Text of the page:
How Does a Tornado Form?


When warm air goes up at a rapid pace and cool air remains at the earth's surface, a tornado can form depending on winds coming from two different directions. Tornadoes start in the air and are most dangerous when the touch ground. Tornadoes are common in Kansas and Nebraska, which are a part of the Tornado Alley.
Q&A Related to "How Does a Tornado Form"
A tornado forms when a small, spinning column of air that has high wind speeds and low central pressure and that touches the ground.
About Whiteheads. A whitehead is a small white bump that forms under the skin when skin pores get plugged. A pore can get plugged with a variety of things, from dead cells to bacteria
Doppler radar can detect the signature of a tornado, though it cannot confirm if it is on the ground. Fort that trained spotters and law enforcement are called upon to track conditions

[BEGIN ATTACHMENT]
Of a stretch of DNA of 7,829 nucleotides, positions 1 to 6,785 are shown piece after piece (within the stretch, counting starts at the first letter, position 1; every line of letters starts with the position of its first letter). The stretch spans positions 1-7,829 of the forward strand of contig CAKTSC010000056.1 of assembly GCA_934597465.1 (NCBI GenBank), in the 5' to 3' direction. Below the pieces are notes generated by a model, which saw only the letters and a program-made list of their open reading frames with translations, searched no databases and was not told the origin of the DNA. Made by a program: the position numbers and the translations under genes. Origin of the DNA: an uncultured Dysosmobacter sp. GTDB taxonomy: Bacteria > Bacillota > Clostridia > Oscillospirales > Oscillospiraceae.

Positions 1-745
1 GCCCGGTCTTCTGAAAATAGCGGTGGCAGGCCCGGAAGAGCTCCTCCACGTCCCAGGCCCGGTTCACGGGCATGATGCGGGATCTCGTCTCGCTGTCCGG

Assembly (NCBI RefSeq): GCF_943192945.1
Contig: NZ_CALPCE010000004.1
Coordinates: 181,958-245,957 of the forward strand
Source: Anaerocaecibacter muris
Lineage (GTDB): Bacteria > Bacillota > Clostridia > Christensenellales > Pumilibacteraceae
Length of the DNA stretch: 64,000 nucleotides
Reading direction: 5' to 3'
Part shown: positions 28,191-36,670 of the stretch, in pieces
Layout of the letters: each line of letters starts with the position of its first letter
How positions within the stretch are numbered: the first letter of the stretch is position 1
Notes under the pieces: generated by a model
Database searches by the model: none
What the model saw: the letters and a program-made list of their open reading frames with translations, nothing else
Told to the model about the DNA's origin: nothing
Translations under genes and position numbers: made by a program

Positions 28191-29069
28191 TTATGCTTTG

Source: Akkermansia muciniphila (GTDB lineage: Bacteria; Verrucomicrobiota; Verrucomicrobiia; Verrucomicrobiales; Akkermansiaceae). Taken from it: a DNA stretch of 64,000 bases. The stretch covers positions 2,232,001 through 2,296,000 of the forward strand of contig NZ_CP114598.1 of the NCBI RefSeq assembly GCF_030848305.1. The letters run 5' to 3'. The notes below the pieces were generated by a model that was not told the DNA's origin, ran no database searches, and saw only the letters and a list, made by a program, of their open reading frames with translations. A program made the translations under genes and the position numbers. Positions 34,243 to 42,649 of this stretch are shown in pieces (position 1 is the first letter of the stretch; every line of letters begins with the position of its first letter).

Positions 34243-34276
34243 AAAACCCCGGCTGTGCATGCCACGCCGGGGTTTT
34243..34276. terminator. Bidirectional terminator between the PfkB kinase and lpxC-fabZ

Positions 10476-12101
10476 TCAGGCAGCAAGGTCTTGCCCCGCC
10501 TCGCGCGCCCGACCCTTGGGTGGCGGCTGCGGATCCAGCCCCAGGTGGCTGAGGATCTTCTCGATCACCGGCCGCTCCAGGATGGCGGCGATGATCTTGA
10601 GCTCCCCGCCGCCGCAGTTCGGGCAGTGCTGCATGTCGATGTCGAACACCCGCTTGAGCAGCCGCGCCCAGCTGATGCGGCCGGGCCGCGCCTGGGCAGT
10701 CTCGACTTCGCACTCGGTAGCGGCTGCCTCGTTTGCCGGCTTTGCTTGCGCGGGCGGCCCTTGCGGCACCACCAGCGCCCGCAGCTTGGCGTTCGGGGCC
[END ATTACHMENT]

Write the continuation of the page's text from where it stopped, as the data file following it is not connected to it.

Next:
Fog is essentially a stratus cloud that has touched the earth, so fog is formed in much the same way as a cloud. When water evaporates from the ocean, rivers and other bodies of water
1 Additional Answer Answer for: how does a tornado form
Clouds form when water vapor condenses in the air. This releases heat, which increases the updraft temperature and the kinetic energy of air movement. In supercell thunderstorms, updrafts are strong and may create a vortex of air that may form a tornado.
Most scientists consider this to be a simplified and incomplete explanation. The finer details of tornado formation and dissipation are still unknown.
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